We’re excited to announce that Dropbox for Business is one of the first major cloud service providers to achieve certification with ISO 27018 — an emerging global standard for privacy and data protection in the cloud.
Whether you’re a professional filmmaker or just pulling something together for a presentation, creating videos can be a long process. Going from the first shot to final cut can be a long a process, but you don’t have to go it alone. These three Dropbox-connected apps will help you take your raw footage and turn it into a fully polished video ready for all the world to see.
This week, three new organizations, each leaders in their industries, have joined the list of over 100,000 customers now using Dropbox for Business. California State University, Fullerton, a large campus in Southern California, is the latest name in higher ed to roll it out. Tech giant Yahoo! and chemical producer FMC Corporation, both companies with large global reach, have also selected Dropbox for Business to help make it easier and faster for people to work together. By signing up, these three organizations are now part of a massive collaboration network made up of over 1.2 billion shared links and folders globally.
We love it when teams collaborate using shared folders. They’re perfect for bringing people and files together in a shared workspace. We also realize, though, that there may be times when you’ll want to unshare a folder. So, today’s post is all about how to do exactly that.
Dropbox for Business is quickly becoming a staple across many different industries and professions, with more than 100,000 customers on board. But there’s one group in particular that relies heavily on Dropbox to get their work done — marketing and creative professionals. In fact, marketing and creative pros share 10 times more Dropbox links than our average user, and have collaboration networks over 200% larger — working with more than 18 colleagues and clients on average every month.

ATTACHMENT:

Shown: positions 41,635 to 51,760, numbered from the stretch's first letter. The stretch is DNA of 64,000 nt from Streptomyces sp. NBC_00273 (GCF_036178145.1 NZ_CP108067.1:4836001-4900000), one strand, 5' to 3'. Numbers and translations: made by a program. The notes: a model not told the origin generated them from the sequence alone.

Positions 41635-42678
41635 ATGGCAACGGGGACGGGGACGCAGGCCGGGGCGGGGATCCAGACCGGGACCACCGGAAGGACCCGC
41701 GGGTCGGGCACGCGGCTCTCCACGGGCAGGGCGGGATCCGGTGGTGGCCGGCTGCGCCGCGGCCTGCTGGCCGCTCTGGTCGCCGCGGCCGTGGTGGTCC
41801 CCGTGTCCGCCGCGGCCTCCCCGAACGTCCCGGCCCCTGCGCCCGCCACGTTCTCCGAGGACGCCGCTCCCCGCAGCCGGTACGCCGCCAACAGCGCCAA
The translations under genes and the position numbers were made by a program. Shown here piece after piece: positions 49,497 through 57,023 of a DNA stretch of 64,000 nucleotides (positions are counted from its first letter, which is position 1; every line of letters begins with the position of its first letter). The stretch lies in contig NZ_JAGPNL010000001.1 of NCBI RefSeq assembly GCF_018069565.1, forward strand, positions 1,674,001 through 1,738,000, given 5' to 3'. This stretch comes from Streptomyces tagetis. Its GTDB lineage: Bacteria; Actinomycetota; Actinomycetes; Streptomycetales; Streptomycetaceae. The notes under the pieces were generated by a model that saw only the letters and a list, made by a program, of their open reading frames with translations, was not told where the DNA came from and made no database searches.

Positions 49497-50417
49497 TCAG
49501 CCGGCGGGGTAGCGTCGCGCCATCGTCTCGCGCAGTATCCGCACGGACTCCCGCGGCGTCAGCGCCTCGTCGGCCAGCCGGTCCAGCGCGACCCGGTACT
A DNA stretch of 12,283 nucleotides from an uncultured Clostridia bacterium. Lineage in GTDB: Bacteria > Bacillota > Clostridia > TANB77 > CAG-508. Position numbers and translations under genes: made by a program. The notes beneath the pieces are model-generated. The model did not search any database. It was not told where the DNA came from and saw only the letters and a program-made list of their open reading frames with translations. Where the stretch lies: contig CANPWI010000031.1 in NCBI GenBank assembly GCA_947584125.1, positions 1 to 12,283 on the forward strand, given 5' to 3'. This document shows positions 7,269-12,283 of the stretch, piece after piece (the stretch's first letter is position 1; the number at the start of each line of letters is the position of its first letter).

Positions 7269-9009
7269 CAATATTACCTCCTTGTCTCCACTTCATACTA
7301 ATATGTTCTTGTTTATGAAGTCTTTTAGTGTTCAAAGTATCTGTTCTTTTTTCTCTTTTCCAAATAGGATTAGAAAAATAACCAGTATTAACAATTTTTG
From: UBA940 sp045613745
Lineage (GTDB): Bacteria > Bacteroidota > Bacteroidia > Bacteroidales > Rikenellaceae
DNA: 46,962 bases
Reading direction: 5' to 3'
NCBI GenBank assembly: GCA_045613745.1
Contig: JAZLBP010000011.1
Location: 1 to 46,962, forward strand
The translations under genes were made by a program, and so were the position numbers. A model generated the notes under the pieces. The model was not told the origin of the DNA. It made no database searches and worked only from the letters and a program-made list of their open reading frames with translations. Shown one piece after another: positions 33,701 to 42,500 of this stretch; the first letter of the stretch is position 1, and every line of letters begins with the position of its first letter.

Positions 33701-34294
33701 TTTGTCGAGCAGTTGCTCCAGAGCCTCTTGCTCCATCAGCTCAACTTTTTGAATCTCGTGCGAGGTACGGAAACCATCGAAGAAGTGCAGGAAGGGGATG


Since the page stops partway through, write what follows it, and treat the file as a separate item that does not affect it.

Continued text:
We’ve all been there before: You’re at the airport, writing up a report on your laptop when you realize that your battery is running low and you left your charger at home. If you save all your files to your Dropbox, though, all’s not lost. With the Dropbox mobile app, you can pick up right where you left off — and keep chipping away at your assignment. Here are three ways to stay productive with Dropbox on your phone or tablet.
When you’re working on a project that involves lots of other people, much of the hard work comes at the end. Getting colleagues to review the content, add their feedback, check the revised version(s), and approve the final product can take weeks or even months. But now there’s a better way, thanks to the combination of commenting and our Microsoft Office integration. Here’s how it works.